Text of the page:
ETF: Commodity ETFs in your portfolio

Kristia van HeerdenETF Blog, Latest

Commodities tend to give investors a sense of security. Gold is especially popular during political and economical turmoil as the current COVID rally is making abundantly clear. The presence of a tangible asset at the other end of the transaction is comforting to those who are at all times geared for the apocalypse.

While it’s very possible to invest in physical commodities, storing large supplies of rhodium in your home is probably a security risk. In the South African market, we have a number of ETFs that invest in physical commodities. While it might be difficult to gain access to your platinum supply when the zombies rise, these ETFs offer opportunities to make money on currency and commodity price movements.

Below is a list of all the commodity ETFs available to South African investors, as well as the cost (TER) and a downloadable fact sheet on each. It’s important to remember that these ETFs are backed by physical assets. For every share you buy, a fractional amount (usually 1/100th of a troy ounce) of the physical asset is bought and stored. The cost of that transaction is priced in. Remember you can’t buy commodity ETFs in your tax-free investment account.

If you are dead set on commodities but unwilling to buy anything outside of the tax-free space, your next best option is investing in the companies that mine and produce the commodities. ETFs like the Satrix RESI track an index of companies that produce commodities – think gold mines. These ETFs are available as tax-free investments, but oddly introduce a degree of management risk you wouldn’t face had you bought metals pure and true. 

Regardless of which direction you choose, remember introducing a single commodity or even an ETF that invests in companies that produce commodities adds concentration risk to your portfolio. Galileo Capital’s Warren Ingram is of the opinion that commodities should play a limited role in any balanced portfolio. “I would not allow commodities to be worth more than 10% of a balanced portfolio. Ideally commodities are good for hedging investors against serious risks in financial markets e.g. stock market collapse and as a hedge against spiralling inflation.”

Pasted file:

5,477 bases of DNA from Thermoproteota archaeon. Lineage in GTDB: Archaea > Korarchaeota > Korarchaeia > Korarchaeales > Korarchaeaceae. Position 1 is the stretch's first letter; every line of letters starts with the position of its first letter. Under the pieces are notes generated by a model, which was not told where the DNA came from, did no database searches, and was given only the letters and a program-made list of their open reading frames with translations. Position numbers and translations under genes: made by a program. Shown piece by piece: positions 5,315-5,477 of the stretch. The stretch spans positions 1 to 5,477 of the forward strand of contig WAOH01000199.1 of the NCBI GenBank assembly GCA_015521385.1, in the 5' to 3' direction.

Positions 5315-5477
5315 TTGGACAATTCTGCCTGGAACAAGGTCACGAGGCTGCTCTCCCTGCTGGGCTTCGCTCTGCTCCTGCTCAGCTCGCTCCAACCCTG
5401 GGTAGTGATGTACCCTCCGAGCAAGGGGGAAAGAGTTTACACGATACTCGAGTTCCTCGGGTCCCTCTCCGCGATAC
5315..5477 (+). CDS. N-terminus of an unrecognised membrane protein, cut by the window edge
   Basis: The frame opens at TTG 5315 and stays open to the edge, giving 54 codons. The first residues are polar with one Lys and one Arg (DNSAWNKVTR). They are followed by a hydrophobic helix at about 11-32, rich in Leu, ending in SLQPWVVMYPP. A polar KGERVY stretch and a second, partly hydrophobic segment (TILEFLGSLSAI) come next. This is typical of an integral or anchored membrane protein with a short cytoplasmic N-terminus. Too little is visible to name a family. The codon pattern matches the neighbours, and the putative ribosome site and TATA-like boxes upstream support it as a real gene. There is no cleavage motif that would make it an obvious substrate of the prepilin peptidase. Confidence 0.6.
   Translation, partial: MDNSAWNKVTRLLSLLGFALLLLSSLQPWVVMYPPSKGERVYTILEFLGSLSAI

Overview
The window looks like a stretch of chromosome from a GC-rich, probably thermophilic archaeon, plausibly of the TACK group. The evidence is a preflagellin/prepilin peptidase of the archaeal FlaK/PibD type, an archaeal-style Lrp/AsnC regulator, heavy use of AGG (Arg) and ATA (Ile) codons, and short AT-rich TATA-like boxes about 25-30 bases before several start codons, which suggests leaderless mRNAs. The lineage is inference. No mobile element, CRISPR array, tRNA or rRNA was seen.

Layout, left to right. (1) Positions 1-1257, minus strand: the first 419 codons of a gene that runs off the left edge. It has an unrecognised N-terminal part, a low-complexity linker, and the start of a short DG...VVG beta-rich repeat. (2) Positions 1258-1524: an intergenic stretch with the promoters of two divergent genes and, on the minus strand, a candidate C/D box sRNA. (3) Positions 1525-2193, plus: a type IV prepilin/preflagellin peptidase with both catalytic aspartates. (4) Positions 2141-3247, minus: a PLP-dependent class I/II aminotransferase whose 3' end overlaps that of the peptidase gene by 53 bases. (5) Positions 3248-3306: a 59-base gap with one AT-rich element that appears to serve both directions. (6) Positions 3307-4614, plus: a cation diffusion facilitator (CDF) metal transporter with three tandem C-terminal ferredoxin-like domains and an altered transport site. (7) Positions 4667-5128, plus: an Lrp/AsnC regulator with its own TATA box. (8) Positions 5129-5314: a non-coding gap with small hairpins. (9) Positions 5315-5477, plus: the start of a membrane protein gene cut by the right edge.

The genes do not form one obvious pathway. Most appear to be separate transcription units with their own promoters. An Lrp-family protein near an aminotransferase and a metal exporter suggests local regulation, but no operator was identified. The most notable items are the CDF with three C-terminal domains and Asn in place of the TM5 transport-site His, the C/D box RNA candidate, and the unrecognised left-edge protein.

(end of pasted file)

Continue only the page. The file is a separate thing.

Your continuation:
Despite the sense of security commodities can provide during turbulent times, Ingram is weary of the cyclical nature of the investment – especially considering the cost of holding them. “When commodities are not performing well, there is no income from the asset, only costs. You could find long periods where your commodity investment only loses value or drifts sideways.”

Considering the incredible performance we’ve seen in commodities lately, beware the recency bias. Introducing a single commodity to your portfolio will impact both the performance and cost of your portfolio. A well thought-out, term-appropriate investment strategy is not subject to the short-term performance of the market.


ETF TER Fact sheet
1nvest Gold ETF 0.25% 1nvest Gold Fact Sheet
1nvest Palladium ETF 0.35% 1nvest Palladium Fact Sheet
1nvest Platinum ETF 0.30% 1nvest Platinum Fact Sheet
1nvest Rhodium ETF 0.75% 1nvest Rhodium Fact Sheet
Absa NewGold ETF 0.30% Absa NewGold Fact Sheet
Absa NewPalladium ETF 0.40% Absa NewPalladium Fact Sheet
Absa NewPlat ETF 0.40% Absa NewPlat Fact Sheet
FirstRand Krugerrand Custodial Certificates 0.35% KCC Fact Sheet

ETF blog

ETF blog logoAt Just One Lap, we are big fans of passive investment using ETFs. In this weekly blog, we discuss ETFs on the local market and the factors you need to consider when choosing an ETF. If you have wondered how one ETF differs from another, this is where you can find out. We explain which index each ETF tracks, what type of portfolio could benefit from holding each ETF, and how the costs will affect your bottom line.